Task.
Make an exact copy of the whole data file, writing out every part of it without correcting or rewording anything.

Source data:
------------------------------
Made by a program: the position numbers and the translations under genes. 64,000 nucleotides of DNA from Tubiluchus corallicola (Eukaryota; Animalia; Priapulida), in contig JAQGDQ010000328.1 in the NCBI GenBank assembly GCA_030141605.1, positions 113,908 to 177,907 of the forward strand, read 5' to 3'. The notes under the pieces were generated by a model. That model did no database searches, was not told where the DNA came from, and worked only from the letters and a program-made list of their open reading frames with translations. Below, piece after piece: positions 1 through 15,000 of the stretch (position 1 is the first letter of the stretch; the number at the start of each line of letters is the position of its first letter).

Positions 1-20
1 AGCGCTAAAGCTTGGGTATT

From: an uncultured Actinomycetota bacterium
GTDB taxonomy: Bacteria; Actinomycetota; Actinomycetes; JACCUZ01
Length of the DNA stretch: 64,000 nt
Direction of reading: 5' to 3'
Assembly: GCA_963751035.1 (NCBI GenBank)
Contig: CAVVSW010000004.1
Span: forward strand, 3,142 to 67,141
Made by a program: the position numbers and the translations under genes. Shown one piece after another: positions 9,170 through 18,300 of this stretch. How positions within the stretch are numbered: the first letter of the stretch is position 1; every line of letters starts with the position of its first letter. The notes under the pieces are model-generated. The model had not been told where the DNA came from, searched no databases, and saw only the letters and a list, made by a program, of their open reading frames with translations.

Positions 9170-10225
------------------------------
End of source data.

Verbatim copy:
Made by a program: the position numbers and the translations under genes. 64,000 nucleotides of DNA from Tubiluchus corallicola (Eukaryota; Animalia; Priapulida), in contig JAQGDQ010000328.1 in the NCBI GenBank assembly GCA_030141605.1, positions 113,908 to 177,907 of the forward strand, read 5' to 3'. The notes under the pieces were generated by a model. That model did no database searches, was not told where the DNA came from, and worked only from the letters and a program-made list of their open reading frames with translations. Below, piece after piece: positions 1 through 15,000 of the stretch (position 1 is the first letter of the stretch; the number at the start of each line of letters is the position of its first letter).

Positions 1-20
1 AGCGCTAAAGCTTGGGTATT

From: an uncultured Actinomycetota bacterium
GTDB taxonomy: Bacteria; Actinomycetota; Actinomycetes; JACCUZ01
Length of the DNA stretch: 64,000 nt
Direction of reading: 5' to 3'
Assembly: GCA_963751035.1 (NCBI GenBank)
Contig: CAVVSW010000004.1
Span: forward strand, 3,142 to 67,141
Made by a program: the position numbers and the translations under genes. Shown one piece after another: positions 9,170 through 18,300 of this stretch. How positions within the stretch are numbered: the first letter of the stretch is position 1; every line of letters starts with the position of its first letter. The notes under the pieces are model-generated. The model had not been told where the DNA came from, searched no databases, and saw only the letters and a list, made by a program, of their open reading frames with translations.

Positions 9170-10225